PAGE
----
Prince was married twice, to Mayte Garcia, from 1996 to 2000, and Manuela Testolini, from 2001 to 2006. Boy Gregory, his son with Garcia, was born in 1996, but died shortly after birth.

    The post Prince, legendary music artist whose influence spanned 4 decades, has died appeared first on PBS NewsHour.


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    Syrian refugees arrive at the camp for refugees and migrants in Friedland, Germany April 4, 2016. The first group of Syrian refugees arrived in Germany by plane from Turkey under a new deal between the European Union and Ankara to combat human trafficking and bring migration under control, German police said on Monday.   REUTERS/Kai Pfaffenbach - RTSDI20

    Syrian refugees arrive at the camp for refugees and migrants in Friedland, Germany, on April 4, 2016. An official from the European Union is calling for the U.S. to accept refugees fleeing from Syria. Photo by Kai Pfaffenbach/Reuters

    WASHINGTON — A top European Union official urged the United States on Thursday to accept more refugees fleeing the civil war in Syria, saying that asylum seekers should not be equated with violent extremists.

    Stavros Lambrinidis, the EU’s special representative for human rights, said that taking in more refugees would help ease the pressure on Europe, which is facing a massive refugee crisis.

    “To the extent that we can all understand this global issue and share the responsibility, this will clearly alleviate the pressure on Europe right now and Greece in particular,” Lambrinidis said at the Center for Strategic and International Studies.

    “To our knowledge, there is absolutely no evidence in the case of the US, that giving asylum to people is opening the door to terrorists.”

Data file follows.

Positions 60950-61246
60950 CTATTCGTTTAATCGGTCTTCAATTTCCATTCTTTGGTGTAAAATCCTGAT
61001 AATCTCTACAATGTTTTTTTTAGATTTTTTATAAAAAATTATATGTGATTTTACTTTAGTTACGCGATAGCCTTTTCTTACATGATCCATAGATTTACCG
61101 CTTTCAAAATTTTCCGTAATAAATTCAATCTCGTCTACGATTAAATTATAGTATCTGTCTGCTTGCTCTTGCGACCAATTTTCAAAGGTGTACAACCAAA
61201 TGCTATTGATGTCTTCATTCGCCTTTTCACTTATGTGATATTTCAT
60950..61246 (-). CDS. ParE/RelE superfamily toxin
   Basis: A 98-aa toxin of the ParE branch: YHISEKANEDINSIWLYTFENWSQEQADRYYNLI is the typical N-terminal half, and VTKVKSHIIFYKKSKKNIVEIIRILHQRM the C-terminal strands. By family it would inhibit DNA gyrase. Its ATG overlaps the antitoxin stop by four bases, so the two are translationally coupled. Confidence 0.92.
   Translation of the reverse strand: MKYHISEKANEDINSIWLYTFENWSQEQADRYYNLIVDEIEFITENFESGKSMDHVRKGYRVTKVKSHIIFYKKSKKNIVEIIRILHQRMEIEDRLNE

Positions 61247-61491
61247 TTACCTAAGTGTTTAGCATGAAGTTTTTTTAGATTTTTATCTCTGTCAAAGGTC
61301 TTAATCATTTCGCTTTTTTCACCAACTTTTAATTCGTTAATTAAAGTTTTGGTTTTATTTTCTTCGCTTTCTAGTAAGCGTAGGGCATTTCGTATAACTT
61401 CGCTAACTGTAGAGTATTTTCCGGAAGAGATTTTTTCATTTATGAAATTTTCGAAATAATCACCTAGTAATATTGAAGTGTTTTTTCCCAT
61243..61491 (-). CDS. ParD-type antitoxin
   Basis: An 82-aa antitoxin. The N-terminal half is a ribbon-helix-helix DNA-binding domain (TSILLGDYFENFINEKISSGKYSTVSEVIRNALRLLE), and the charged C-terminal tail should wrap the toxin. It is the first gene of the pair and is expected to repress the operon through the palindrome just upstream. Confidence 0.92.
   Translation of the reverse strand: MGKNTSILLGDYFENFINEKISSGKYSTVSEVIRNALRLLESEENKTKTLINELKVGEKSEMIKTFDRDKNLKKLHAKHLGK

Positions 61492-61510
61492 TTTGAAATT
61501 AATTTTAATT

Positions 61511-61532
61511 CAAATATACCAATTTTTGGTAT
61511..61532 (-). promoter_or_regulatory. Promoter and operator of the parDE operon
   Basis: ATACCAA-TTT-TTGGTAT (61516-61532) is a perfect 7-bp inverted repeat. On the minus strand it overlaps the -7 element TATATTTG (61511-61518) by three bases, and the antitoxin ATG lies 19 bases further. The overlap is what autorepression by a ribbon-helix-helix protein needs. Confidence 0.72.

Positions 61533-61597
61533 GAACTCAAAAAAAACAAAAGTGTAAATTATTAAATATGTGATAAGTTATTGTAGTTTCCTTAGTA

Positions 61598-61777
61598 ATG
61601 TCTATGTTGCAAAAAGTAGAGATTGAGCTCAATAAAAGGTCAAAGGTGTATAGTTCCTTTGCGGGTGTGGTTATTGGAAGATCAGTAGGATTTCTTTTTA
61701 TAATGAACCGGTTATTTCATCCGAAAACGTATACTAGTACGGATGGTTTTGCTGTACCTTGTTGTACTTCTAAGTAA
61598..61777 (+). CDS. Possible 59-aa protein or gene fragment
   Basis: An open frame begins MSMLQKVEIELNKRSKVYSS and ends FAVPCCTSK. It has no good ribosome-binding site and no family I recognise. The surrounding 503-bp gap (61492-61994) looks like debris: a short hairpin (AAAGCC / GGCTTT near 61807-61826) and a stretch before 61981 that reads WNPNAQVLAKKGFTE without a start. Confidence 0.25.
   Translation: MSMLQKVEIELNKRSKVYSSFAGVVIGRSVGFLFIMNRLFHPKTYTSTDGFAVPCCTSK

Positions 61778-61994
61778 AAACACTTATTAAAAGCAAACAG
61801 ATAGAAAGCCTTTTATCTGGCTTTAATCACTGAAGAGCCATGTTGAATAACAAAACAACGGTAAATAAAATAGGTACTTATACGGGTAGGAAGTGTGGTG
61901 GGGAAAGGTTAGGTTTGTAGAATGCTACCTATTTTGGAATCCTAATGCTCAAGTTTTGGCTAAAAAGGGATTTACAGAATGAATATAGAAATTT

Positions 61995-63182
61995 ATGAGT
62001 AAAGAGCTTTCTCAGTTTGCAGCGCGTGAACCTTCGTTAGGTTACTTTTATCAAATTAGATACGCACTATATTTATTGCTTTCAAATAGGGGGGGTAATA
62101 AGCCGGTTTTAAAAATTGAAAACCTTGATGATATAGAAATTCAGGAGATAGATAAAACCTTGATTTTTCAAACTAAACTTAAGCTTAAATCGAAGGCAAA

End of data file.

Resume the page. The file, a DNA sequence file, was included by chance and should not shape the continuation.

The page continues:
The U.S. annually accepts 70,000 refugees from around the world. This group includes people fleeing violence, religious persecution and war. The Obama administration announced last year that the number of people invited to move to the U.S. as refugees would be increased to 85,000 in 2016, including about 10,000 Syrians.

    Lambrinidis said that while it was important for authorities to be vigilant in screening migrants, the anti-refugee rhetoric that is on the rise in the U.S. and the EU is alarming and undermines the countries’ international obligations.

    Europe has seen a rise of far-right parties fueled by the refugee crisis and terrorist attacks in European capitals. In the U.S., Republican presidential front-runner Donald Trump has called for temporarily barring Muslims from entering the country and refusing entry to Syrian refugees.

    “The easy rhetoric, the populist rhetoric that we have in Europe or that you have here, that asylum means opening the door to terrorism is something that we have to nip in the bud in my view,” Lambrinidis said. “It’s extremely dangerous and it also endangers our obligation … under international law.”

    The post EU official urges U.S. to accept more refugees from Syria appeared first on PBS NewsHour.


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    Celebrities and musical artists spoke out online Thursday to pay tribute to musical icon Prince, calling the singer and multi-instrumentalist a “musical genius,” “a visionary musician and artist” and “a true legend.”

    The singer’s publicist Yvette Nelson-Schure told the Associated Press that Prince died at his suburban Minneapolis home Thursday.

    Many expressed admiration for Prince’s musical abilities and his legacy as an artist.

    Others expressed shock at his sudden death.

    Still others took time to remember the man behind the legend.

    The post Celebrities pay tribute to Prince on Twitter appeared first on PBS NewsHour.